[Lagos]–Students of the University of Lagos (UNILAG) yesterday stormed the Lagos State House of Assembly to solicit for intervention against alleged illegal rustication and detention of their colleagues by the police and university authorities.
The protesters, who chanted different solidarity songs, carried placards with various inscriptions such as: “Nigerian students say no to repression,” “Free our students today,” “We demand the removal of Fatai Owoseni,” “Nigerian students say no to rustication of students’ leaders in Unilag” and “Free Unilag 13, free rusticated Unilag 13.”
One of the students leaders, Mr. Juwon Sonya-Olu, who spoke to our correspondent alleged that the students’ leaders were beaten, arrested and remanded by the police, for protesting against the high-handedness of the school’s management.
Sanya-Olu, who is the Secretary, Save Unilag Coalition, urged Governor Akinwunmi Ambode to intervene to free them and reinstate those who were rusticated.
“We know Ambode as a scholar and alumnus of Unilag, he should not be silent on this injustice, he should intervene.
“Two of us were rusticated for no just cause, and some of our members, who went to TVC to hold a press conference on this injustice, were arrested and detained when they returned to school.
“Since Saturday, our colleagues have been kept in Kirikiri prison with thugs and hired assassins.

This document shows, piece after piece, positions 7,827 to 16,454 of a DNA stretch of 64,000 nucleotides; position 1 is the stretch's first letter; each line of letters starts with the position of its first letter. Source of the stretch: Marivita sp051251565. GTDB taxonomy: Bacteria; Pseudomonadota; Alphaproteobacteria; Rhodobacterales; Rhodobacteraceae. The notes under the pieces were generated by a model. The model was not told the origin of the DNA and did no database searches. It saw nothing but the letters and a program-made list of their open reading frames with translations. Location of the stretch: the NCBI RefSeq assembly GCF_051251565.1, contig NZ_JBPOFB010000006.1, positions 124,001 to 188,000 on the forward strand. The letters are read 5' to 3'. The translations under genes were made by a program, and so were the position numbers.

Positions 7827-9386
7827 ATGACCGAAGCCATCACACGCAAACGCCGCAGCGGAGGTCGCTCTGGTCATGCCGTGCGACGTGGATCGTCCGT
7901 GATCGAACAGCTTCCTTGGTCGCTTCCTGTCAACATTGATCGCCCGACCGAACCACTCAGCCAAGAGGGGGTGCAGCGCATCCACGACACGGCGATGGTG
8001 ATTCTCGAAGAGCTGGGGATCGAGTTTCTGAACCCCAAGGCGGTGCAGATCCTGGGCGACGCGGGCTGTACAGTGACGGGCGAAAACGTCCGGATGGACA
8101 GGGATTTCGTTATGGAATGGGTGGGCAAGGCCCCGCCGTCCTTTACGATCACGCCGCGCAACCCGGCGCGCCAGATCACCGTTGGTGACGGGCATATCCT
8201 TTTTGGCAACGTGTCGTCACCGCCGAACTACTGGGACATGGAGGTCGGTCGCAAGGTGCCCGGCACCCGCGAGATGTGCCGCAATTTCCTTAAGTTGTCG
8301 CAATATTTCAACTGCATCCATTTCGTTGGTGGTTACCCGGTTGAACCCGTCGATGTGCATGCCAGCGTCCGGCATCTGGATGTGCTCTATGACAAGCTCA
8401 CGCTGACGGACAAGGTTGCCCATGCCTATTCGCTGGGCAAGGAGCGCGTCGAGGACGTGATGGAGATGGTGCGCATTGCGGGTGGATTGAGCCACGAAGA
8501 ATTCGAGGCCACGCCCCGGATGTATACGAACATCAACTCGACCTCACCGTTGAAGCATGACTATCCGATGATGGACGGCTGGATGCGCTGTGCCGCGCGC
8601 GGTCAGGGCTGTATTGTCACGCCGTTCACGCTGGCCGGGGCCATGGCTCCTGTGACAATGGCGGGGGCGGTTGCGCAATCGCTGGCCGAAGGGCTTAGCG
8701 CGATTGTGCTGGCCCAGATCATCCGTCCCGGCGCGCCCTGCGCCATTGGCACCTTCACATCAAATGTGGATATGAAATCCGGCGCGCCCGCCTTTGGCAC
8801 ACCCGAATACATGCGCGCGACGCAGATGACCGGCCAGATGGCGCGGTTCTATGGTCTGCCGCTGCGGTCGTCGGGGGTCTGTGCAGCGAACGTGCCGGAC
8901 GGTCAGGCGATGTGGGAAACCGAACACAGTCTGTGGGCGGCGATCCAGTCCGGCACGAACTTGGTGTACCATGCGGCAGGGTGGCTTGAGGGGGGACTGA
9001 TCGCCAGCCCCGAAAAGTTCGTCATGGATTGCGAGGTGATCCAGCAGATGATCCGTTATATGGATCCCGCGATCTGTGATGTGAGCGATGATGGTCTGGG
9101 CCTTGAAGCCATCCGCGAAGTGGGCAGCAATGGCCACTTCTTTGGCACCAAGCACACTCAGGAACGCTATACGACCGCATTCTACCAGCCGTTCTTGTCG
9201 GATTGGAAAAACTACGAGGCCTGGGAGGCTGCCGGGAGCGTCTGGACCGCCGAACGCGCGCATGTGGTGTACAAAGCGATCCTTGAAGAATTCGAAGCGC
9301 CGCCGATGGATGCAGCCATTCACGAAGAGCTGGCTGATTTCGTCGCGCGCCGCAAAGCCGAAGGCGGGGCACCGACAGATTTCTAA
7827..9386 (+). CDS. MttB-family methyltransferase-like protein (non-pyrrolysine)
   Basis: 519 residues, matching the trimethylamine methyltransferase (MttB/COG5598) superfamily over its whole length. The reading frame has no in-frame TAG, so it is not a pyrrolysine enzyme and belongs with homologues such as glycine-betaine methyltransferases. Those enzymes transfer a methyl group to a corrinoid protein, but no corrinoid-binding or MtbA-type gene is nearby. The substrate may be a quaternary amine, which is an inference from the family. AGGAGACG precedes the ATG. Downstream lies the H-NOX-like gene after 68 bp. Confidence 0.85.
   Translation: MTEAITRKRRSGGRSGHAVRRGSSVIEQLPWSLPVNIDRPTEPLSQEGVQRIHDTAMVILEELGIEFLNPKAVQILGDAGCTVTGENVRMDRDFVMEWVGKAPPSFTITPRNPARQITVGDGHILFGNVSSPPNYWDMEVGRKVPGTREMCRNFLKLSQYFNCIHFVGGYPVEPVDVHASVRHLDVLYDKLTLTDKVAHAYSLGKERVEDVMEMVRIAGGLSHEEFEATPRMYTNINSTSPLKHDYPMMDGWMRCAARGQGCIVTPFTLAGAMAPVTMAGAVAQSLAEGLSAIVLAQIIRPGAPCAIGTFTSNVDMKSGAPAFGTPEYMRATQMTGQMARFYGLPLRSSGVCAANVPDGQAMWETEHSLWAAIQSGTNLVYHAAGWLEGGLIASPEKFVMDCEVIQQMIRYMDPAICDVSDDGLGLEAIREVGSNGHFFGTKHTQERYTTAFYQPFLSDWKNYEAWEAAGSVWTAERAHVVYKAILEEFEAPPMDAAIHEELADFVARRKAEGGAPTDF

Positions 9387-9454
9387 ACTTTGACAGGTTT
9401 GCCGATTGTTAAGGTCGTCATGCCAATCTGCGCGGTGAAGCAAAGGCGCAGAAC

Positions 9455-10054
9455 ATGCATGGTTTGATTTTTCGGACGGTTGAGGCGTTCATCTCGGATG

“Why should innocent Nigerians who are asking questions on fundamental rights of students be detained?
“This is bad, we request the governor to break his silence and come to the aid of the students who were asking questions on inadequate hostels, accommodation fees and others,” Sanya Olu stated.
Also speaking, Chairman, National Association of Nigerian Students (NANS) Lagos state chapter, Moses Adewale, said: “We so much have confidence in Gov. Ambode as a man of character.
“Our governor should not keep quiet at this time when Nigerians students are being oppressed and suppressed. We want him to intervene.”
Meanwhile, in a statement submitted to the governor, Adewale traced the history of the crisis in the university to April 6, 2016.
According to him, the issue started when the students of the school, led by the students’ union leaders, staged a peaceful protest to decry management’s nonchalant attitude towards living conditions of students on campus.
“We want the welfare issues range from academic welfare, hostel welfare, scarcity and high cost of sachet water on campus and high cost of commodities on campus addressed.
“The students overtime have been forced to endure this many poor conditions including epileptic power supply with no apparent reason from the management.
“Instead, the students were told that since poor power supply is a national issue, that they do not have any reason to protest or better still, they should go to Abuja or Aso rock and complain to Buhari,” Adewale explained.
Addressing the protesters, the Commissioner for Special Duties and Intergovernmental Relations, Mr. Seye Oladejo, urged them to present relevant information to the government to enable it to intervene.
Also, the Commissioner for Homes Affairs, Mr. Abdullateef Abdulhakeem promised that the state government’s intervention would bring positive results.Please Follow Us @ThePageNg